Analyst: GM may buy out retiree pensions

January 12, 2012
Analyst: GM may buy out retiree pensions
By DAVID SHEPARDSON / Detroit News Washington Bureau
General Motors Co. might seek to buy out the pensions of some retirees in an effort to pare its unfunded liabilities, an industry analyst said Wednesday.

Barclays auto analyst Brian Johnson, in a research note to investors, said GM had “opened the door to reducing pension liabilities through a lump-sum buyout program.”

It’s unclear whether that might involve hourly workers, salaried employees or both — but it would be voluntary.

Johnson said GM could target “a significant portion of the retired population” that might be willing to accept lump-sum payments in exchange for giving up lifetime pension payments.

“Even a 40 percent take rate would reduce liabilities by about $40 billion,” Johnson said.

That would help the Detroit automaker reduce its large, underfunded worldwide pension plans that have concerned Wall Street and investors.

GM has global pension liabilities of $128 billion that were underfunded by $22 billion, including $12 billion in the U.S., at the end of 2010. GM Chief Financial Officer Dan Ammann told investors at a conference Tuesday that the company is considering its options.

On Wednesday, the Detroit-based automaker referred questions to Ammann’s presentation, which emphasized the company has made no decisions.

“We’ve made very good progress but still, given the size of the liability here, we have more work to do,” Ammann told investors. “We’re exploring other actions.”

Possible ‘voluntary option’
GM has nearly $40 billion in cash on its books, and is considering what to do with it.

Some investors are worried that GM’s pension plans eventually could eat up much of that.

Asked if the company is considering making a buyout offer to its estimated 500,000 union pension participants, Ammann gave no details. “There is a very strict set of guidelines as to what is and isn’t possible,” he said. “And as we have news to report on those, we will update you.”

In a side letter to GM’s four-year labor deal with the United Auto Workers union, approved in September, the company and the union opened the door to pension buyouts.

The company and the union “may mutually agree during the term of this agreement to amend the plan to add retirement options for some or all existing retirees,” GM Vice President of Labor Relations Cathy Clegg wrote to Joe Ashton, the UAW official in charge of GM negotiations. The letter said it would “benefit existing retirees by providing an additional voluntary option.”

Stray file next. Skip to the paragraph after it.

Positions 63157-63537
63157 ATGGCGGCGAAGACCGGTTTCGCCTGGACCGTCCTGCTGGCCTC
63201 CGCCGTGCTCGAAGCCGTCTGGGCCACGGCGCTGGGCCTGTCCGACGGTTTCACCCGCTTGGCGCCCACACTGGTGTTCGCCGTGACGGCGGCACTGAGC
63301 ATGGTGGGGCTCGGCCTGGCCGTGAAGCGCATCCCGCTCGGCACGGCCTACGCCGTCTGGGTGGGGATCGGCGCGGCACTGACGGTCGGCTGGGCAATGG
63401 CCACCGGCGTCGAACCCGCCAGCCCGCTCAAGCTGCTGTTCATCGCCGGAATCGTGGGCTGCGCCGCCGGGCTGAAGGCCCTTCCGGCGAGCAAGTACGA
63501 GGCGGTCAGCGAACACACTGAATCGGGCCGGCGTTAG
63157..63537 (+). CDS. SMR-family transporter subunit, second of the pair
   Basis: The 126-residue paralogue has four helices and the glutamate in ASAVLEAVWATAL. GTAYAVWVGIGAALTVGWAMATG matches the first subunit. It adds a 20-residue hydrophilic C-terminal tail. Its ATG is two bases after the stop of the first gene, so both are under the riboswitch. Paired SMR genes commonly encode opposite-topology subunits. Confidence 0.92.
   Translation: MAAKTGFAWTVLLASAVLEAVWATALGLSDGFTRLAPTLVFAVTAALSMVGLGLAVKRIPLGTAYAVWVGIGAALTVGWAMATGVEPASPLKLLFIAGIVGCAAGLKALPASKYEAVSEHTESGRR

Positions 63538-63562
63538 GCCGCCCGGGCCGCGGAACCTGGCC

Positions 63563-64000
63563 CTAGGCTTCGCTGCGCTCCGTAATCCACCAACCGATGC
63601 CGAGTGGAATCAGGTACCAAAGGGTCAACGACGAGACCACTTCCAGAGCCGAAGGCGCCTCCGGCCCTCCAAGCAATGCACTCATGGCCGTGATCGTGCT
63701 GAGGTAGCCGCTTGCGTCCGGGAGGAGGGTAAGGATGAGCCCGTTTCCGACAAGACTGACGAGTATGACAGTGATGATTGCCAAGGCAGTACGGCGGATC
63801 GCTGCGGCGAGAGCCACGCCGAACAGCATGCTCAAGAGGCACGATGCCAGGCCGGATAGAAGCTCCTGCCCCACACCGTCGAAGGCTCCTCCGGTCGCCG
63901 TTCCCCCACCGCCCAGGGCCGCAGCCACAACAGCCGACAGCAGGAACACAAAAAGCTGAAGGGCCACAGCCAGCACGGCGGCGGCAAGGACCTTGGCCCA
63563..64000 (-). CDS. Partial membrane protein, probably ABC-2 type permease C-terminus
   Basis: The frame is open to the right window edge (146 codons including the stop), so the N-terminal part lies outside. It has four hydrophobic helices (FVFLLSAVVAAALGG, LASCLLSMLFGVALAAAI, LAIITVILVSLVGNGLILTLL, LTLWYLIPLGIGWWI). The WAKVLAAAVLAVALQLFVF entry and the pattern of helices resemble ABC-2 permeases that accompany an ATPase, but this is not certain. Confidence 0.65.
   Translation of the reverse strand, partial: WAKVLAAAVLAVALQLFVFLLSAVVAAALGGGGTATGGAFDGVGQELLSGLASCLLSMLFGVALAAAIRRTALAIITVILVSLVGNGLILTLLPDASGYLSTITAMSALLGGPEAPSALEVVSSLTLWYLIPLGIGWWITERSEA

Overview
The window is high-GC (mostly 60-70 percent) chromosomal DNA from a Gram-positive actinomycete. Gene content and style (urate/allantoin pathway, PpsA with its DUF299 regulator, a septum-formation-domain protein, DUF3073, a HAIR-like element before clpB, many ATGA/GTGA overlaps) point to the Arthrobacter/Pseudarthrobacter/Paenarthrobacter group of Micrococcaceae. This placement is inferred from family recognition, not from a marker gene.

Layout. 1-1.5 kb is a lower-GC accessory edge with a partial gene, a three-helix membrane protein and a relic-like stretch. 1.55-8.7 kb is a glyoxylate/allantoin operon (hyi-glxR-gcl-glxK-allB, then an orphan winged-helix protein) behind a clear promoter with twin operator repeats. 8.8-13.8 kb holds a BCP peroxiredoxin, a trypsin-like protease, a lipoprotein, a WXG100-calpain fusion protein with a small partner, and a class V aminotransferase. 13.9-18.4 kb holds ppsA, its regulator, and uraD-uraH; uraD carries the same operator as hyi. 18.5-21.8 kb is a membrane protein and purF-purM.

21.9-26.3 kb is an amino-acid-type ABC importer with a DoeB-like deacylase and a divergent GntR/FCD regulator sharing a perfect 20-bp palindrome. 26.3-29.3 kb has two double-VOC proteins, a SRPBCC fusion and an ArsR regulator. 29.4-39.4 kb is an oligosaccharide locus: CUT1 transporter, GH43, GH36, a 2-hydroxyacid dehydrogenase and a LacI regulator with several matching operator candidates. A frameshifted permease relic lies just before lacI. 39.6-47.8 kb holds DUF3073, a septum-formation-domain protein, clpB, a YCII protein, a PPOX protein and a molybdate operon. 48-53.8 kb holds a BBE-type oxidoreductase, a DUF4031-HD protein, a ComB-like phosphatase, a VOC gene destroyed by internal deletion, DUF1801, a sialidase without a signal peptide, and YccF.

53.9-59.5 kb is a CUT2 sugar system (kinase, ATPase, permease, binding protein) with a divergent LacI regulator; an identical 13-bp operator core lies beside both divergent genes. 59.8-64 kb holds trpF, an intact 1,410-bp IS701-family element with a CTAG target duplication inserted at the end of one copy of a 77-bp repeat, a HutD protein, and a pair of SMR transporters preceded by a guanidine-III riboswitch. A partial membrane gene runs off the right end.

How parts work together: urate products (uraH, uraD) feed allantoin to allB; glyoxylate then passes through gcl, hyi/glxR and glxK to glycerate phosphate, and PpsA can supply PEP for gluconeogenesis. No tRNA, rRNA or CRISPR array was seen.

GM has about 700,000 hourly and salaried pension plan participants in the United States. The UAW says a typical GM retiree receives about$18,000 a year in pension benefits. Younger retirees ineligible for Social Security get a higher pension until government payments begin.

GM’s pension deficit may appear larger than in the past because of more conservative assumptions about how much its pension plan investments will grow.

One analyst told Bloomberg News in September that GM’s pension shortfall could total $35 billion when the company releases its pension update, as part of fourth quarter earnings.

The Government Accountability Office said in a report in 2010 that GM’s pension plans in 2007 were by far the largest in the United States: 60 percent bigger than the runner-up. GM closed and froze its salaried pension plans in 2007.

If GM hadterminated its hourly and salaried pension plans as part of its restructuring, the Pension Benefit Guaranty Corp., the government’s pension insurer, would have assume $4 billion in costs.

GM’s legacy costs
GM’s stock price has flagged since it went public in November 2010 and is down about 35 percent over its $33 IPO price. GM closed up 5.3 percent, or $1.23, to $24.47 on Wednesday.

When GM polled financial analysts, Ammann said, the single biggest issue of interest was its pension liabilities.

GM’s so-called legacy costs weighed heavily and helped push the company into bankruptcy in 2009. In 2008, GM said it had spent $103 billion on pension and health care costs over 15 years.

In bankruptcy, it swapped some of its union retiree health care costs for company stock.

GM is still 26 percent owned by the federal government as part of its $49.5 billion bailout.

The largest of Detroit’s three automakers held the line on hourly pension costs in the new contract — and won agreement with the union to close its hourly pension plan to new entrants..

Any buyout offer, Ammann said, would be governed by federal pension laws.

“I don’t want to get into specific ideas or plans or actions or hypotheticals, other than to say there’s a very strict set of guidelines as to what is and isn’t possible and what the decision frameworks are. It’s very clearly laid out,” he told analysts Tuesday.

GM CEO Dan Akerson said in June that he wanted to get pensions under control. “I want to get the U.S. pension fund to fully funded and we’re making real progress there,” he said.

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